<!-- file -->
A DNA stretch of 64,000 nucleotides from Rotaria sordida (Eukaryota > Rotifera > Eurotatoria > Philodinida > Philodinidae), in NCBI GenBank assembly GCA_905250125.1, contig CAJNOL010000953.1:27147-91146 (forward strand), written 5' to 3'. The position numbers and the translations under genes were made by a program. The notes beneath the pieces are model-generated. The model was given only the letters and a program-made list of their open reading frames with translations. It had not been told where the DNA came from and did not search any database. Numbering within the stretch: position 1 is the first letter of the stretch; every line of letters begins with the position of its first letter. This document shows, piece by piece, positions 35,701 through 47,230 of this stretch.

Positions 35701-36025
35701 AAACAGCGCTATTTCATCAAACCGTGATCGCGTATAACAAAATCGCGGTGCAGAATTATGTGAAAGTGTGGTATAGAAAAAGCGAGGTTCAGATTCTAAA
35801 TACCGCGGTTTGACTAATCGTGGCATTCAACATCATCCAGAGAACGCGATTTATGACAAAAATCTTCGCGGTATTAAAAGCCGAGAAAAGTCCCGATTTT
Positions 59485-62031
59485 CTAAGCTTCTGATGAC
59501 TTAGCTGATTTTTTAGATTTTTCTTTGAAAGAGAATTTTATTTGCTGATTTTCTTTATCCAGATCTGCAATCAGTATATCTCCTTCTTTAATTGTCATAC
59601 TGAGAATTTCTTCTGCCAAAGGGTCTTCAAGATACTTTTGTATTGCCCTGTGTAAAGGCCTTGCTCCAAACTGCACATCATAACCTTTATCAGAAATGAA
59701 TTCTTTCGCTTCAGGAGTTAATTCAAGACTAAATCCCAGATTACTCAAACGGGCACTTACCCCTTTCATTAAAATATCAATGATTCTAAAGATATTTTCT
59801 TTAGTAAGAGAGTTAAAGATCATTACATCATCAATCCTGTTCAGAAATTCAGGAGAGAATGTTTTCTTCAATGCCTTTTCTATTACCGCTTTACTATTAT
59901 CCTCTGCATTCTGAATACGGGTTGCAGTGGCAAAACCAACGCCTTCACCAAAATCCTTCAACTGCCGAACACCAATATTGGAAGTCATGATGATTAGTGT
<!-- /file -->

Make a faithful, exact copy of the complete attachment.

A DNA stretch of 64,000 nucleotides from Rotaria sordida (Eukaryota > Rotifera > Eurotatoria > Philodinida > Philodinidae), in NCBI GenBank assembly GCA_905250125.1, contig CAJNOL010000953.1:27147-91146 (forward strand), written 5' to 3'. The position numbers and the translations under genes were made by a program. The notes beneath the pieces are model-generated. The model was given only the letters and a program-made list of their open reading frames with translations. It had not been told where the DNA came from and did not search any database. Numbering within the stretch: position 1 is the first letter of the stretch; every line of letters begins with the position of its first letter. This document shows, piece by piece, positions 35,701 through 47,230 of this stretch.

Positions 35701-36025
35701 AAACAGCGCTATTTCATCAAACCGTGATCGCGTATAACAAAATCGCGGTGCAGAATTATGTGAAAGTGTGGTATAGAAAAAGCGAGGTTCAGATTCTAAA
35801 TACCGCGGTTTGACTAATCGTGGCATTCAACATCATCCAGAGAACGCGATTTATGACAAAAATCTTCGCGGTATTAAAAGCCGAGAAAAGTCCCGATTTT
Positions 59485-62031
59485 CTAAGCTTCTGATGAC
59501 TTAGCTGATTTTTTAGATTTTTCTTTGAAAGAGAATTTTATTTGCTGATTTTCTTTATCCAGATCTGCAATCAGTATATCTCCTTCTTTAATTGTCATAC
59601 TGAGAATTTCTTCTGCCAAAGGGTCTTCAAGATACTTTTGTATTGCCCTGTGTAAAGGCCTTGCTCCAAACTGCACATCATAACCTTTATCAGAAATGAA
59701 TTCTTTCGCTTCAGGAGTTAATTCAAGACTAAATCCCAGATTACTCAAACGGGCACTTACCCCTTTCATTAAAATATCAATGATTCTAAAGATATTTTCT
59801 TTAGTAAGAGAGTTAAAGATCATTACATCATCAATCCTGTTCAGAAATTCAGGAGAGAATGTTTTCTTCAATGCCTTTTCTATTACCGCTTTACTATTAT
59901 CCTCTGCATTCTGAATACGGGTTGCAGTGGCAAAACCAACGCCTTCACCAAAATCCTTCAACTGCCGAACACCAATATTGGAAGTCATGATGATTAGTGT